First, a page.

I've been told you can, but not really certain, we had a rheumatology referral for DD because if her EDS - waiting list was ridiculous even with that, but well worth the wait, but might be worth you trying some of the gadgets anyway -

sorry cant link on here, but the cushion is rubber with nobbles all over it & is a wedge shape, comes in pink & blue - i got it on amazon via the physio room & it was £12 so not expensive - I use one too now & not seen an OT but find it helps a lot with any sitting tasks such as sewing, drawingvetc etc

& you can use a lever arch file as a writing slope, pens & rubber shaped grips available in WH Smith or amazon etc too

School will probably already have these & a proper Perspex writing slope, so might be worth having a chat with the SENCO & ask to try them out on your DS whilst awaiting an OT appointment

Good luck

PolterGoose Sat 02-Nov-13 13:12:12

Message withdrawn at poster's request.

AgnesDiPesto Sat 02-Nov-13 13:19:38

zzzzz you should be able to self refer but the school can request an OT come in and assess

zzzzz Sat 02-Nov-13 14:52:59

Ds2 so not my language disordered twin. grin. I will wait and see what school says.

Ds1s issues with writing are to do with hypermobility. He has fluidity but no stamina and grip is difficult. He also was turned off writing at school.

Ds2 has found learning to read hard. Much harder than it should be given how bright he is. He is slowly winning on the reading but his handwriting is still an issue and it is stopping him getting much down on paper.

I've read about dyspraxia but it doesn't fit (he was an amazingly physically precocious toddler, walking confidently at 9months), he isn't hypermobile as far as I can see, though he is very active/fidgety/flippertygibbet and exhausting.

Rockinhippy Sat 02-Nov-13 15:12:48

If one is hypermobile, you might want to look into POTs & autonomic nervous system disorders - sorry I forget the actual medical name, but both are linked to EDS/Joint Hypermobility, symptoms of, so there's info on those types of sites - hereditary as I'm sure you already know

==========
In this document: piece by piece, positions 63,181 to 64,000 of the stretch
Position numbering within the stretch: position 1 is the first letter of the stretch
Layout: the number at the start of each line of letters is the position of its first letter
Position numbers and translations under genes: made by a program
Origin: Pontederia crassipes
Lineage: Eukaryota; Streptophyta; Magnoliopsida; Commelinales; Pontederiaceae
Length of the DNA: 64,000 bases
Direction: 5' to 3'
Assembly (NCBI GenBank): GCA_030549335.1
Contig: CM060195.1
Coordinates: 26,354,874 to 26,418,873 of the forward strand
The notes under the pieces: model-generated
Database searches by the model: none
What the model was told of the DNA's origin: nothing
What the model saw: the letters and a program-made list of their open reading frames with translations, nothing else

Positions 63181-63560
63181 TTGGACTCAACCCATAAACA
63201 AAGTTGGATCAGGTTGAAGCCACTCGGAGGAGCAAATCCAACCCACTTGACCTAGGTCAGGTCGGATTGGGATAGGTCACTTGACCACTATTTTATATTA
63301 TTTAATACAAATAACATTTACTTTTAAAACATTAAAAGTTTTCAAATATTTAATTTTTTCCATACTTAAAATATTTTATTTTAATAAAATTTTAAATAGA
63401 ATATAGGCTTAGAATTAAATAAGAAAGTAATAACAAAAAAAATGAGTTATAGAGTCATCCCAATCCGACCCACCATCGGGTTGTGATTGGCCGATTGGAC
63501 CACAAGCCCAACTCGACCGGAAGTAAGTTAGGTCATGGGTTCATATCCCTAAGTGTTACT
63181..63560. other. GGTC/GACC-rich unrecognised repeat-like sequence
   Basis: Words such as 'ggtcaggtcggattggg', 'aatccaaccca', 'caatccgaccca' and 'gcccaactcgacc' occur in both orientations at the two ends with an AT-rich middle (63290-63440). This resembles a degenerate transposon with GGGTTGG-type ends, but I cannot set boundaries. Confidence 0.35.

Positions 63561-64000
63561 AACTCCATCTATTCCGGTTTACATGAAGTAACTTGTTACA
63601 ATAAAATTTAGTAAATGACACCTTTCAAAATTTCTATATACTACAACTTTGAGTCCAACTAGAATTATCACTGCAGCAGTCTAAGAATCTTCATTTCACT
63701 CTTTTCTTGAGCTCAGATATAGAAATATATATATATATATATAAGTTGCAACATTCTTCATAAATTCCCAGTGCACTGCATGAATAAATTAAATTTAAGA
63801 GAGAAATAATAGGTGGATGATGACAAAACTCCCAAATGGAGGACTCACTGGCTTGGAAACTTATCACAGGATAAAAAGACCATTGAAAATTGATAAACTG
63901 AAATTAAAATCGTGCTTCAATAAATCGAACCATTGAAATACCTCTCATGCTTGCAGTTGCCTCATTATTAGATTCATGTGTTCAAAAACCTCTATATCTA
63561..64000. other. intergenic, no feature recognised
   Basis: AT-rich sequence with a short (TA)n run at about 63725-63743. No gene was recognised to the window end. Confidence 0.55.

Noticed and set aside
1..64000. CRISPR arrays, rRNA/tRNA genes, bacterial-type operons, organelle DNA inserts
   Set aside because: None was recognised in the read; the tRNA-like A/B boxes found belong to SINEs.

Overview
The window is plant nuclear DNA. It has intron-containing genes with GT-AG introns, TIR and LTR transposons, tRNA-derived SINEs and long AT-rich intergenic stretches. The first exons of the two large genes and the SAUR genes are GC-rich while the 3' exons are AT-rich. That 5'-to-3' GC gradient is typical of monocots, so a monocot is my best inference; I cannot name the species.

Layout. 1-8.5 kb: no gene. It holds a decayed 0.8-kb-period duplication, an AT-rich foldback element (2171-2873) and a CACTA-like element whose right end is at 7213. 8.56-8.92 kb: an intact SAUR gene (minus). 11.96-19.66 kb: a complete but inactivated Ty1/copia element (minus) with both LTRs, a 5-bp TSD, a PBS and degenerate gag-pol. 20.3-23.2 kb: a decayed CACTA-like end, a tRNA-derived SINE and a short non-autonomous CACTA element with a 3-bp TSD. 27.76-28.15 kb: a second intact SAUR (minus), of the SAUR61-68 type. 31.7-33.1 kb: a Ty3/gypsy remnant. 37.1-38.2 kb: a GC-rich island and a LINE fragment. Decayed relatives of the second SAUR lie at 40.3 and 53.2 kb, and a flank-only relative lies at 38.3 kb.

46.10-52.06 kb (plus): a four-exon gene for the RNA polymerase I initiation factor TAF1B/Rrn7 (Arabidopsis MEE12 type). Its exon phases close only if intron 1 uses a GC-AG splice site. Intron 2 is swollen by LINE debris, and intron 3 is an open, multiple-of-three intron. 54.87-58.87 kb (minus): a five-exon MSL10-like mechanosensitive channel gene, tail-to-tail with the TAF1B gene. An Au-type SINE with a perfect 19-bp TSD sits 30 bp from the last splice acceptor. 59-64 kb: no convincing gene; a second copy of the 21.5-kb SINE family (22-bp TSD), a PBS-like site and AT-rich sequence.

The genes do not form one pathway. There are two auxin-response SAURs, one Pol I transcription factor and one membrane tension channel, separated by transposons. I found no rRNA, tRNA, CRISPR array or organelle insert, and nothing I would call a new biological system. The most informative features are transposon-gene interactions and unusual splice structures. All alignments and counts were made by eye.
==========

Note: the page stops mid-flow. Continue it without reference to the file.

JHMS/EDS is also DDs problem & she suffers quite a bit with this, I was beginning to think its migraine, as its affected by the weather as is my own migraine - makes it really hard for her to concentrate at times as she can be hypersensitive to noise, light etc, when she's like this she finds reading, writing really hard too, especially sensitive to class disruption - realising now this is all linked to POTs & the autonomic nervous system problems linked to Hypermobility/ EDS & waiting on an appointment for proper evaluation - if you are on Facebook there is a good Hypermobility South East chat group, several on there with kids suffering with this, some badly so, so could be a good source of advice & info for you

Ironically DD sounds very like your DS2 also walked at 9 months, running upstairs a few days later, though never crawled, which now makes sense with hypermobile joints - we used to call her tigga as she bounced around so much - still can do at times & certainly still was still very much that way at 8

PolterGoose Sat 02-Nov-13 15:23:29

Message withdrawn at poster's request.

HairyMaclary Sat 02-Nov-13 15:43:46

Zzzzz - that sounds exactly like my DS2, he has found reading and writing much harder than he 'should'. I was wondering if I was just kidding myself about this but I am quite attuned to these things now so decided to trust my judgement! I really sentry my two to this curse for DS2's benefit although it was only ever going to helpDS1 as well.